If you’re looking for a “new deal” this Christmas, Main Street Theater Company’s Annie might be just the ticket. Right at “home” on the Franklin Park stage, this is an intimate telling of the story of an optimistic little girl who longs for a family.
Director Karlah Louis does her best work when taking advantage of the intimacy of Franklin Park and places much of the action in Annie downstage, close to the first few rows. The audience will delight in having an up-close and personal chorus, a Daddy Warbucks who croons nearby in “NYC,” and the audience literally joins the President and his cabinet on the other side of the table as Annie stands on the knee wall to perform the “Tomorrow” reprise. This production is a holiday gift placed in the lap of its audience.
As usual, Main Street paints a colorful palette and creates a mood through costuming. Of course the flashier characters have the brightest of costumes, but the attention to detail from the poorest of orphans through the President in his wheelchair and lap blanket has not been forgotten.
Though lovely, the sets are simple and focus the audience on characters and relationships. One of the most unique triangles is the villainous Hannigan played by 25-year equity musical theater veteran and Helen Hayes Award Winner Karlah Hamilton Louis who is no stranger to the role. Her depiction of Hannigan errs on the side of feisty as opposed to angry and mean, which makes the comedienne a cackling joy for young and old (a la Carol Burnett).
Justin Mohay, though a familiar face in regional musical theater, makes his debut at Franklin Park as her wily con artist brother Rooster. And on the heels of a CAPPIES Award for Best Comedy Actress in a Musical, and her recent roles as Maisie (The Boyfriend), and Older Amy (Little Women), Alie Campbell sparkles as Lily St. Regis, Rooster’s ditzy blonde girlfriend. With these three contrasting characters, “Easy Street” has never been more lively or entertaining.
The storyline is further enhanced by emphasizing other complex characters in unique relationships with Annie played by Smarts Mill Middle School sixth grader Teryn Cuozzo. First introduced to Annie at the age of four at a Wolf Trap production, Teryn was smitten and watched the movie over and over. Comparing herself to her character, Teryn recognizes she’s never had to go through the hardships of this comic book character, but says she shares Annie’s optimism.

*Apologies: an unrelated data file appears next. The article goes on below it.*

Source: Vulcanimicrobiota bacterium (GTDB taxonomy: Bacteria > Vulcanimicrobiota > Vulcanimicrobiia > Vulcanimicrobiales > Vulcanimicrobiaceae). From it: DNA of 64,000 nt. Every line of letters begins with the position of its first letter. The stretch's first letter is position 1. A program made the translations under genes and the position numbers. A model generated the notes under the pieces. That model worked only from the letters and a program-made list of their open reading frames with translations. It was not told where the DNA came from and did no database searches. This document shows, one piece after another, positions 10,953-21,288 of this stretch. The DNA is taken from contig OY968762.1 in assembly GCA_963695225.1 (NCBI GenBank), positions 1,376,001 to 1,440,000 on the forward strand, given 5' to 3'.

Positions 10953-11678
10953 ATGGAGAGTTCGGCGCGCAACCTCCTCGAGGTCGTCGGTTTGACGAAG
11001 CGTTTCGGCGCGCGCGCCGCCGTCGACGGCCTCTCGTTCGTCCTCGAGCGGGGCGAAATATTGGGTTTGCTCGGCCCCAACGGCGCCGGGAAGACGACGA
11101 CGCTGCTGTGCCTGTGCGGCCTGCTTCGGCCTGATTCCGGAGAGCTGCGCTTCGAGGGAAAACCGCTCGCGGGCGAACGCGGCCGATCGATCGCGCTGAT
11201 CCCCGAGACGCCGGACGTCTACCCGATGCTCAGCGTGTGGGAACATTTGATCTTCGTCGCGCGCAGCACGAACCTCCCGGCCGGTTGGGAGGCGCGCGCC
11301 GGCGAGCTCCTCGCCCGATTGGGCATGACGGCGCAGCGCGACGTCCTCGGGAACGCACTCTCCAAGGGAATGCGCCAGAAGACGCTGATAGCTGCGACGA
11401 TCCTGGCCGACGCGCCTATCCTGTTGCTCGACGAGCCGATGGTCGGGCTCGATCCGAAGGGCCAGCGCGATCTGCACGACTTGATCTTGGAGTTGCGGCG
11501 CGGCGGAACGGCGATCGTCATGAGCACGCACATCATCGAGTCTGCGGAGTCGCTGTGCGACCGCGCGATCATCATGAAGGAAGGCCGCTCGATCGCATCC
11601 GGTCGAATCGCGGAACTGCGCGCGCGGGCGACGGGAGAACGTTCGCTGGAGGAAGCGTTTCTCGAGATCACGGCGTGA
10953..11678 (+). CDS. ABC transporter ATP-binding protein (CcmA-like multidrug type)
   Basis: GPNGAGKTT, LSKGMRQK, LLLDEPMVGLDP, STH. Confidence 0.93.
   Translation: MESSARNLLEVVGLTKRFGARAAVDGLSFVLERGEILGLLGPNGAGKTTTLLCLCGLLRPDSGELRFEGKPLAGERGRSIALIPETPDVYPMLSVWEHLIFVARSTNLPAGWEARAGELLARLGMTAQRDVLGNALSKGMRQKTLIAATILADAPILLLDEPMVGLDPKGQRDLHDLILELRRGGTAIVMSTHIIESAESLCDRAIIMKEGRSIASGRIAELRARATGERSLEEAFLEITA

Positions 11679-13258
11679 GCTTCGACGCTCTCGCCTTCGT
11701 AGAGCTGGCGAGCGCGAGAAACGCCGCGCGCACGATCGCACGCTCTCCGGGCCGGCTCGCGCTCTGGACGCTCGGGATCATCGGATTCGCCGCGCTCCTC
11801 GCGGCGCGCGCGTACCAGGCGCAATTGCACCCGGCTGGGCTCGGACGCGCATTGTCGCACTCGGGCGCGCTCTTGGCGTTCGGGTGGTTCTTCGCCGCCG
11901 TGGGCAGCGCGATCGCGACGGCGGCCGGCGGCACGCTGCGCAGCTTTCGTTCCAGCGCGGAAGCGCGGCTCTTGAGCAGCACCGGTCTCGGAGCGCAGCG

Ric Stroup – our Daddy Warbucks – brings a tender sympathy to the NYC tycoon. His silky tenor voice sounds billionaire rich and warm on “NYC.” His fatherly sincerity adds a new dimension to the character of Daddy Warbucks, especially in “Something Was Missing,” which is bound to make somebody cry, and maybe Annie, Warbucks, as well as the audience.
Grace Farrell is played by Stone Hill Middle School choral teacher Tammy Lanham. Her many choral students will find her performance an example of ‘practicing what you preach’ as she projects a clear soprano tone and clarity of diction.
This theater gift is further tied up in ribbons–from FDR’s Santa sleigh, to Sandy’s red bow, the festive Christmas tree, the orphans receiving Christmas gifts, and the satisfying resolution, “New Deal for Christmas.”
If your family is looking for a holiday night out, this refreshingly new Annie, might just fit the holiday bill.
Annie plays from December 13-15 and 20-22, 2013 at Main Street Theater Company performing at Franklin Park Arts Center-36441 Blueridge View Lane, in Purcellville, VA. For tickets email KarlahLouis@aol.com with your ticket request, or call Karlah Louis at (540) 751-9588, or purchase them at the door. Tickets are $15 for students/seniors, and $20 for adults. A group rate of $15 is offered for groups of 10 or more. Performances are Friday at 8 PM, Saturday at 2 PM and 8 PM, and Sunday at 2 PM.
The Songbirds (aka Boylan Sisters) will perform holiday pre-show music on December 13th at 7:30 PM, Saturday December 14th at 1:30 PM, and Sunday December 15th at 1:30 PM.